Aly Raisman’s parents have an extraordinarily hard time watching their daughter compete

Cameron Smith

While the brightest spotlight during the Olympics always falls on the star athletes themselves, the glare from that light sometimes spreads to the parents who have devoted so much of themselves to their children's success.

The parents of U.S. gymnast Aly Raisman are no different. And like Debbie Phelps, the mother of Michael Phelps, and other parents before them, the Raismans can find it excruciating to watch their daughter in competition. Case in point: the Raismans watching Aly during the uneven bars segment of the women's gymnastics preliminary competition. As entertaining as Raisman's routine was on the bars, her parents' routine was equally worth a second look.

As the 54-second video above shows, the Raismans -- mother Lynn and father Ricky -- have a seriously hard time taking in their daughter on the bars for fear of any problems. As is their wont, both parents have very different ways of handling their nerves, with Lynn talking and squirming her way through Aly's entire routine while Ricky stayed cautiously silent until the conclusion, when he offered up an explosive "Yeah!" as if, well, his daughter had just won something big.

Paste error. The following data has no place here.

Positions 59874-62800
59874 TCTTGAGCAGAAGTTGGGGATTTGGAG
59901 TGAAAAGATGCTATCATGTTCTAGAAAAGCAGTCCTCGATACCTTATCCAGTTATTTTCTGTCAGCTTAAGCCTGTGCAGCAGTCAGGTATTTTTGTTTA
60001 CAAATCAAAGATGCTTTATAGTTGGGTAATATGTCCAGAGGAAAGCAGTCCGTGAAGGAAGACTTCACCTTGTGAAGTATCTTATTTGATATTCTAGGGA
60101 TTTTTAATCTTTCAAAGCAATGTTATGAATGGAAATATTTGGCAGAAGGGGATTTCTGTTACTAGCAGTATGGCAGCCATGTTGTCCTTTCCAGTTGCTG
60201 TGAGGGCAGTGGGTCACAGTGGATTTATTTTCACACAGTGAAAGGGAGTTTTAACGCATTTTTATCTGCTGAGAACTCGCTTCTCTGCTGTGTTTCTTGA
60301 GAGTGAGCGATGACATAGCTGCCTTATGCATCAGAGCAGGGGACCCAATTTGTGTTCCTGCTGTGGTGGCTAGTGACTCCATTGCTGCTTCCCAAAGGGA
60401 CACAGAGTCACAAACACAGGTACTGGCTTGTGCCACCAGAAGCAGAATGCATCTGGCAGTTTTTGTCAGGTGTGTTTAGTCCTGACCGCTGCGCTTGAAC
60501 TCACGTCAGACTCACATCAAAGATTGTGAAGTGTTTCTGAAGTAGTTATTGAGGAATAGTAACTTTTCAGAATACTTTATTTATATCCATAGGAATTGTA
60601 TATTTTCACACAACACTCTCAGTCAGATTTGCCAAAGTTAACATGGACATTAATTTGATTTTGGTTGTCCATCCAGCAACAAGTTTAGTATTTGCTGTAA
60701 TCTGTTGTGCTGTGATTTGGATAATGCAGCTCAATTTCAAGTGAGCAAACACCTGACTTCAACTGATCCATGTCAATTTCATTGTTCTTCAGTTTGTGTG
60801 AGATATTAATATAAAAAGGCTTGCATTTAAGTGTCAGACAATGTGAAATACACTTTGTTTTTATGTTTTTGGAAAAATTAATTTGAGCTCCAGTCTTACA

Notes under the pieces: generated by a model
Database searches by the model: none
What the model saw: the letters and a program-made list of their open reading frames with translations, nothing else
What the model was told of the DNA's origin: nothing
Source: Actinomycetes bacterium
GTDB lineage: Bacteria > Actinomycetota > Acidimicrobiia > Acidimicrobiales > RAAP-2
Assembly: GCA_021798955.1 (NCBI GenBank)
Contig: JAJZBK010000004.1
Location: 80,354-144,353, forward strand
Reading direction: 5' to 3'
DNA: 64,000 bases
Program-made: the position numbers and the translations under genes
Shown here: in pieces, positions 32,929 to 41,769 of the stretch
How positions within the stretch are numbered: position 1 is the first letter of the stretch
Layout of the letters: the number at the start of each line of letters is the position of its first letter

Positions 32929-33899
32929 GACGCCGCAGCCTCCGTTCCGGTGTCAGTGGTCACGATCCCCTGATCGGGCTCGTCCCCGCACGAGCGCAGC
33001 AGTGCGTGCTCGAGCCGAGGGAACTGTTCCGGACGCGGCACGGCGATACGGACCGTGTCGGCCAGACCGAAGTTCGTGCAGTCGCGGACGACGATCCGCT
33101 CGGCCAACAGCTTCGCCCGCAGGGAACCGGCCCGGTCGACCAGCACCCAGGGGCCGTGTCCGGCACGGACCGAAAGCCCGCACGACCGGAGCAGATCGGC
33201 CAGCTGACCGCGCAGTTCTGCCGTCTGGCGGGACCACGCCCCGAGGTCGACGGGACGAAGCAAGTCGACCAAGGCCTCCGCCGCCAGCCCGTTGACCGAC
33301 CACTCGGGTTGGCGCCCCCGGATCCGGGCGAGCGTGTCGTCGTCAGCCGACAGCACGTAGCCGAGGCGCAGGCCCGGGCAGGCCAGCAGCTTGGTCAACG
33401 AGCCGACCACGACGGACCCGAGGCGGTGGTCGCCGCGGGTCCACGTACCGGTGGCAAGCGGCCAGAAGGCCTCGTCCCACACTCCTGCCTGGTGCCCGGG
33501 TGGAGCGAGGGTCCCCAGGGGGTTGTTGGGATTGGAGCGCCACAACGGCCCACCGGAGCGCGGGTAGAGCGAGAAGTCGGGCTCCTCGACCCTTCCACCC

[ Video: Why do Olympians bite their medals? ]

That was rather appropriate, seeing as how that bars score helped set the stage for Raisman's advance into the women's overall finals.

For their part, the Raismans, who hail from Massachusetts, told NESN that they were living in the moment with their daughter. Like many other gymnastics parents, the Raismans never dreamed they'd be traveling to the Olympics to watch their daughter when they first brought her to a local gym at age 2.

Now they're there, and everyone else gets to enjoy their uncomfortable fidgeting from the stands while their daughter shines below.

Related Olympics video on Yahoo! Sports:

More London Olympics content on Yahoo! Sports:
Why do swimmers spit water all the time?
Funny Lochte-Phelps video might be best of the 'Call Me Maybe' parody genre
Kimberly Rhode: 1st American to medal in 5 straight Olympics